Zambia Committed To Protecting Women’s Rights
THE Zambian Government has assured the United Nations (UN) that it is committed to protecting and promoting women’s rights and curbing gender-based violence in the country.
By KANGWA MULENGA
Addressing the UN third committee on Tuesday in New York, Zambia’s Permanent Representative to the UN, Mwaba Kasese-Bota, said Government wanted to reduce gender inequalities in the country.
Dr Kasese-Bota said government would continue to amend legislation to strengthen the protective environment of women and girls.
“All the eight millennium development goals are inherently and uniquely dependent on inclusive and equitable advancement of women’s rights as well as women’s unequivocal participation in policy decisions and strategic implementation of the development agenda,” she said.
This is according to a statement issued by first secretary for press and public relations at the Zambian mission to the UN in New York Chibaula Silwamba yesterday.
Ambassador Dr Kasese-Bota informed the UN committee that over the last one year, President Sata has appointed several women to head key institutions, including the Judiciary, Police Anti-Corruption Commission (ACC) and Drug Enforcement Commission (DEC) among others.
She said the UN-initiated MDGs would fall short of the expected outcome as the womenfolk continue to suffer various physical, social and economic inhibitions.
“As the international community was formulating the post-2015 Development Agenda, Zambia hoped for a stronger response to advance women empowerment to ensure an all-inclusive and equality growth to attain the aspirations of the future we want,” Dr Kasese-Bota said.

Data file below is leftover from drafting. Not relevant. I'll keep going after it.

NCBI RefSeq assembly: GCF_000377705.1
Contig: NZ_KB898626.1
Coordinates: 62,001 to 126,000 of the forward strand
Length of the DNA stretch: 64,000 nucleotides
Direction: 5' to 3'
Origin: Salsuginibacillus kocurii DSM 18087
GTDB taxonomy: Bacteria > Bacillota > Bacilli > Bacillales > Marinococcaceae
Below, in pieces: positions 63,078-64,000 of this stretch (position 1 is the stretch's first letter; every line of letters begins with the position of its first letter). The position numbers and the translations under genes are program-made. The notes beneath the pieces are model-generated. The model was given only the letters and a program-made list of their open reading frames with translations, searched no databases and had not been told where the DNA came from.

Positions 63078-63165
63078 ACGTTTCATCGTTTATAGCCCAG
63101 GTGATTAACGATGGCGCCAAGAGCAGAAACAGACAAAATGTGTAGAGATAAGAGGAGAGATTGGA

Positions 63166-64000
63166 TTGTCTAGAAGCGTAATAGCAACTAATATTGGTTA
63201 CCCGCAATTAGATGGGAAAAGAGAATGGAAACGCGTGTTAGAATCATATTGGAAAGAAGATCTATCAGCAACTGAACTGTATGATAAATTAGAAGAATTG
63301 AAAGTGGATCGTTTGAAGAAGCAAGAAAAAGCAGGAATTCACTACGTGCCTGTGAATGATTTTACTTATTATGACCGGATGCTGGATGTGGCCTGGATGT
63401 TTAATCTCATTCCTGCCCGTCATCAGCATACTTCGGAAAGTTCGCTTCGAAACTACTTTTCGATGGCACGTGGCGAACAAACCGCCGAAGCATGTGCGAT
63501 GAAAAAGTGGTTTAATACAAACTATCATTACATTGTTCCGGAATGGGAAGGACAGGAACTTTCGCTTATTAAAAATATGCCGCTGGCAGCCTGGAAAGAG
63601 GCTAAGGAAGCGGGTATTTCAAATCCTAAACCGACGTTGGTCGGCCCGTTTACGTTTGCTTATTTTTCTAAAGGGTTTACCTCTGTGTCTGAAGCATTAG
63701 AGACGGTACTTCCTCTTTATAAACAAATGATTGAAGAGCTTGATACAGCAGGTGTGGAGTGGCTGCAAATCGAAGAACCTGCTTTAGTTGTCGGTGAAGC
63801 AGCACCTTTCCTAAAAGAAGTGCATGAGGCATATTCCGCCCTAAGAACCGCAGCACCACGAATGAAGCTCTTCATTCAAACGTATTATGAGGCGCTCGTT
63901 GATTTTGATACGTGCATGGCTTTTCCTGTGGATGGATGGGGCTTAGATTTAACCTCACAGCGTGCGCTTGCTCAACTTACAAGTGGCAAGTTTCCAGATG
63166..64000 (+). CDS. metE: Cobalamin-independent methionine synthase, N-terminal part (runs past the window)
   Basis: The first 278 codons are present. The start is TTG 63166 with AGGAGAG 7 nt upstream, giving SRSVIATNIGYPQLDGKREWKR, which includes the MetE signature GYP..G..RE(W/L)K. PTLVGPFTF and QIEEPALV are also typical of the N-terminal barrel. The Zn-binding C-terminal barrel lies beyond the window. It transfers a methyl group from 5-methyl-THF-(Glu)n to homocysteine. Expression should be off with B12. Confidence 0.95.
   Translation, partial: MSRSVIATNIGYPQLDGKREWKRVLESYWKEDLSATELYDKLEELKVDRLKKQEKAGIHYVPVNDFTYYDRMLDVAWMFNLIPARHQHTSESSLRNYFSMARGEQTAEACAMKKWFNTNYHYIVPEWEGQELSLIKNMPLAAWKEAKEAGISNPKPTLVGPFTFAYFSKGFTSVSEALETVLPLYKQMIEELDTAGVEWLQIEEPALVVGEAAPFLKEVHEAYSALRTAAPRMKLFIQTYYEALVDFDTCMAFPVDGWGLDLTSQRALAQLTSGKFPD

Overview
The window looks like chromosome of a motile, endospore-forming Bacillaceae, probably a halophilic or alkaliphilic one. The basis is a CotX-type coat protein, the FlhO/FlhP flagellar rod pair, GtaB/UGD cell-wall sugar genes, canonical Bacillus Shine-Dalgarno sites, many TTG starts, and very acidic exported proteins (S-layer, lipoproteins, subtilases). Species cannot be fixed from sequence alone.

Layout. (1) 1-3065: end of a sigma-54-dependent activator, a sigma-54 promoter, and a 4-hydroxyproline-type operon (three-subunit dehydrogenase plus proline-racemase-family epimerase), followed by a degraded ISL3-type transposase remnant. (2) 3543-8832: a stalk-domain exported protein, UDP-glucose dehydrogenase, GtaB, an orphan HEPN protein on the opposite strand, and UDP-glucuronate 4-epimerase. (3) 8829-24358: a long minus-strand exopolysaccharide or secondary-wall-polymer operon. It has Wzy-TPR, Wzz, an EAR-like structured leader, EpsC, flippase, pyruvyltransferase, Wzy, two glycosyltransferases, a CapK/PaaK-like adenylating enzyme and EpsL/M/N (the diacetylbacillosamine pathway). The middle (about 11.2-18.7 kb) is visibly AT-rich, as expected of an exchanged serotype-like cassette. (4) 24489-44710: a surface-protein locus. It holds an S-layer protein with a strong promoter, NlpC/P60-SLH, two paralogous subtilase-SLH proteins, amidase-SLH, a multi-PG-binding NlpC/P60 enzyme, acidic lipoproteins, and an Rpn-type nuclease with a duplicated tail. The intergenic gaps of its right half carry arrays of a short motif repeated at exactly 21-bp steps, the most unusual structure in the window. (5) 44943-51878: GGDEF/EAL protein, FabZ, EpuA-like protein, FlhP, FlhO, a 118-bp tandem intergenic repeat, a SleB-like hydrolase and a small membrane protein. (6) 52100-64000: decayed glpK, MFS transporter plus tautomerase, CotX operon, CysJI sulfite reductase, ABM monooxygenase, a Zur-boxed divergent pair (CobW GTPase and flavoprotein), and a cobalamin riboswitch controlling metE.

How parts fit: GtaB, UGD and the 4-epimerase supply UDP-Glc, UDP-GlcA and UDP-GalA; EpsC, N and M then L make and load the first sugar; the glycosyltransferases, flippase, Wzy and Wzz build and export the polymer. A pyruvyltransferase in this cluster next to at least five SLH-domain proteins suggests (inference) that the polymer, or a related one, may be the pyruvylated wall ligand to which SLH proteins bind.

Zambia in 2000 formulated the National Gender Policy, which is being used to reduce gender disparities and improve the status of women and girls.
She said in 2011, the Zambian Government established the Ministry of Gender and Child Development to prioritise the advancement of women and strengthen the capacity to influence decision-making at the highest level on matters pertaining to gender equality and children.
The envoy cited the Anti-Gender-Based violence Act and the Anti-Human Trafficking Act, which complement the women empowerment agenda.
Dr Kasese-Bota said President Sata established the Ministry of Community Development, Mother and Child Health, which places women at the centre of community development, and aims to provide holistic and integrated health services for women and girls as close to the family as possible, as well as other social protection services.
“The continued marginalisation of the female gender perpetuates the vulnerability of individuals and poverty in our societies, but Zambia is committed to redressing this imbalance,” Dr Kasese-Bota said.
She expressed concern that womenfolk continue to lag behind in decision-making, political participation, and in accessing and controlling of productive resources despite constituting over 60 per cent of the productive work force.
The envoy noted that the UN Secretary General, Ban Ki-moon, is concerned that violence against women and girls is on the rise globally.
Dr Kasese-Bota said women have continued to be exploited as they are subjected to vices such as human trafficking and used as couriers of drugs.
She also informed the UN Committee that the Zambian government has prioritised the domestication of human rights conventions, and the Convention on the Elimination of All forms of Discrimination Against Women.